Multi-user editing of a roomscale VR scene

Vizor at the 55th New York Film Festival

We got invited to present an interactive VR piece at this year’s New York Film Festival, more precisely at the Convergence sub-event, which is meant to showcase new forms of digital storytelling. The event was held at the Lincoln Center for Performing Arts on the final weekend of September 2017.

Our project for the festival was called Virtual Jockeys (or Reality Jockeys), where we manipulate the VR environment in real-time, while the user is immersed in it. The idea was to show how the virtual space can be a dynamic canvas that we can improvise on, similarly to a DJ selecting music or a VJ selecting visuals. This is made possible by the multi-user editing feature that we already have in Patches. It’s not a well documented feature, so it was a nice challenge for us to put it to use in a real live festival setting.

How the experience works

The idea was to use two computers (in this case laptops) for the experience, one for the VR viewing, and another for the real time editing using the multi-user editor in Patches. This works by making a duplicate of the project and then sending that URL to the other computer for it to be edited at the same time as it is viewed in VR.

Editable URL example

The experience starts from a room with a few objects and a clickable light switch. The viewer can turn on the lights and get adjusted to the roomscale VR space by walking around a bit. The viewer is asked what colors they would like for the armchair, walls and shelves, and they will be changed in real time from another computer. These settings can be found inside the ROOM patch in the project.

HSL Color adjustment knobs

After the custom colors, we add a few more items to the scene by toggling on the visibility parameter in the material patch of the object. Because it was a Film Festival, these items are movie references and we asked if the viewers recognized them. Adding new items by drag and drop always caused severe frame rate drops and tracking issues, so the visibility toggle was the safest option to not cause the VR view to lag when adding items to the scene.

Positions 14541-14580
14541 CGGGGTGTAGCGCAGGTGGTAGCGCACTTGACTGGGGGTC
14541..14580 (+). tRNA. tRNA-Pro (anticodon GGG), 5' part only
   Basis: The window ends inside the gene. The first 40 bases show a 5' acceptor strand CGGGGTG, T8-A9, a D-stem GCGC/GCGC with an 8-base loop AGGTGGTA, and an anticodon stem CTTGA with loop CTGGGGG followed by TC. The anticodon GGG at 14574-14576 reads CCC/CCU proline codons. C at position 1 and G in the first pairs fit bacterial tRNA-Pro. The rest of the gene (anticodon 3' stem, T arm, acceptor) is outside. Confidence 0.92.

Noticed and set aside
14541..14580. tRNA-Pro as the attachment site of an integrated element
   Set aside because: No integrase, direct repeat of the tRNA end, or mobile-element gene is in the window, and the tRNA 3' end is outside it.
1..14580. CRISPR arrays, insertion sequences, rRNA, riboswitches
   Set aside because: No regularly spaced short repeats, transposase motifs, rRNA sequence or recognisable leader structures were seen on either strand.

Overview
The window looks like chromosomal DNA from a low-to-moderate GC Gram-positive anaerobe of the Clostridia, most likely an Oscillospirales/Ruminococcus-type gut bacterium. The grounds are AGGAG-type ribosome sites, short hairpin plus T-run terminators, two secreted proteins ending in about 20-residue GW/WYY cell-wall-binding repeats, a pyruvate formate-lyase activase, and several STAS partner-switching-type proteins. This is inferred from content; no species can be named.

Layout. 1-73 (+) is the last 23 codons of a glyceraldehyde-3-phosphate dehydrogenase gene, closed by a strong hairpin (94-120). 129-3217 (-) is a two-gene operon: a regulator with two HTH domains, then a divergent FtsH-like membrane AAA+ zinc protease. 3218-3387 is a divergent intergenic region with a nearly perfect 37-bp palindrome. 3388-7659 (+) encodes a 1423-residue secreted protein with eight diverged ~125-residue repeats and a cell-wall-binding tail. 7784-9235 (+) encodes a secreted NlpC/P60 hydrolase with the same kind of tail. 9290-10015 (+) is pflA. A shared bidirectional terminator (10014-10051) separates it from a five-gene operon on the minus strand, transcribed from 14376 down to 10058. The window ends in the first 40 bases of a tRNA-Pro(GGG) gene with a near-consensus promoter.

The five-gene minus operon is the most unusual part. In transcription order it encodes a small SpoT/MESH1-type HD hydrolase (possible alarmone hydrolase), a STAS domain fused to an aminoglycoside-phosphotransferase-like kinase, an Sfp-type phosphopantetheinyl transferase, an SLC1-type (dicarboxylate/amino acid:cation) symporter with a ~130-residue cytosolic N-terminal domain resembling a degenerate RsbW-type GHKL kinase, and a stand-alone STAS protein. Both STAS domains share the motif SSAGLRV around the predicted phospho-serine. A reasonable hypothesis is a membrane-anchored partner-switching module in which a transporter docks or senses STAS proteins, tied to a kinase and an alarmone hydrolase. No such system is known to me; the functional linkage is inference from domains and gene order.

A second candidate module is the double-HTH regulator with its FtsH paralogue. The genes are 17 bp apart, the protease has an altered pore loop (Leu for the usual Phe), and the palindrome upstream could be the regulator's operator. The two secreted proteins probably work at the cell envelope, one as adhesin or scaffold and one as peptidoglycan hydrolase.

Object visibility toggles using the "Boolean toggle" patch

When the TV and Mask are visible and the viewer has interacted with them, the lights are turned off and the radio will be toggled on. The radio can be clicked on to start the music. The final object is the Red button, which opens the room wall and window for the second half of the experience.

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The second phase of the experience opens a large landscape of mountains and a space sky. The control panel on the rails has 3 clickable buttons, which the viewer can press. The yellow button hides the room and gives you a better view of the landscape. The red button tilts the landscape up slowly, and the blue button resets the tilting. After the buttons, the editor can start adding art visuals little by little.

Art visuals

The landscape has several different art visuals to be toggled on. The galaxy will be made visible first by increasing it’s opacity, which makes it look like it fades in to the landscape. Next the mountains should be turned off and planet turned on so that the viewer can look down to see the planet Earth. Then add the giant exploding flowers and finally before the music ends add the flying manta rays. The viewer will have time to look around and enjoy the relaxing visuals.

The experience with all the objects visible can be found here:
The template with objects off can be found here:

Well, how did it go?

Thanks for asking! It was a very positive experience for us. We did the demo for about 90 people during the course of 15 hours over 3 days. For the great majority of people there this was the first time they tried roomscale VR, and this particular piece was actually a good place to start. We had designed several things into the piece to make sure the viewer gets a good sense of presence, and happily it seemed to work.

The key moment in the piece is the transition from a closed indoor space to the open outdoor balcony - when this happened we managed to get a “wow” reaction from everyone. As the first part of the experience already gives you the feeling of presence in the room, when the second part is revealed the user had already suspended their disbelief and were happy just to relax and chill out to the 3D space visuals for a couple of minutes more.

After the experience ended, we published the piece individually for each visitor - this way they had a personal URL to the piece they could take home and share with their friends. We are happy to notice that these published URLs have been viewed quite a lot, meaning people did actually share and re-watch them.

We’d like to thank everyone who came to check out the piece, NYFF/Convergence for inviting us and a special shout out to our support team: Anna Rosa for coordinating the whole thing, Kschzt for the music, and Sketchfab users for some 3D objects we used (CC Attribution can be found in the piece). Full list of credits can be found here.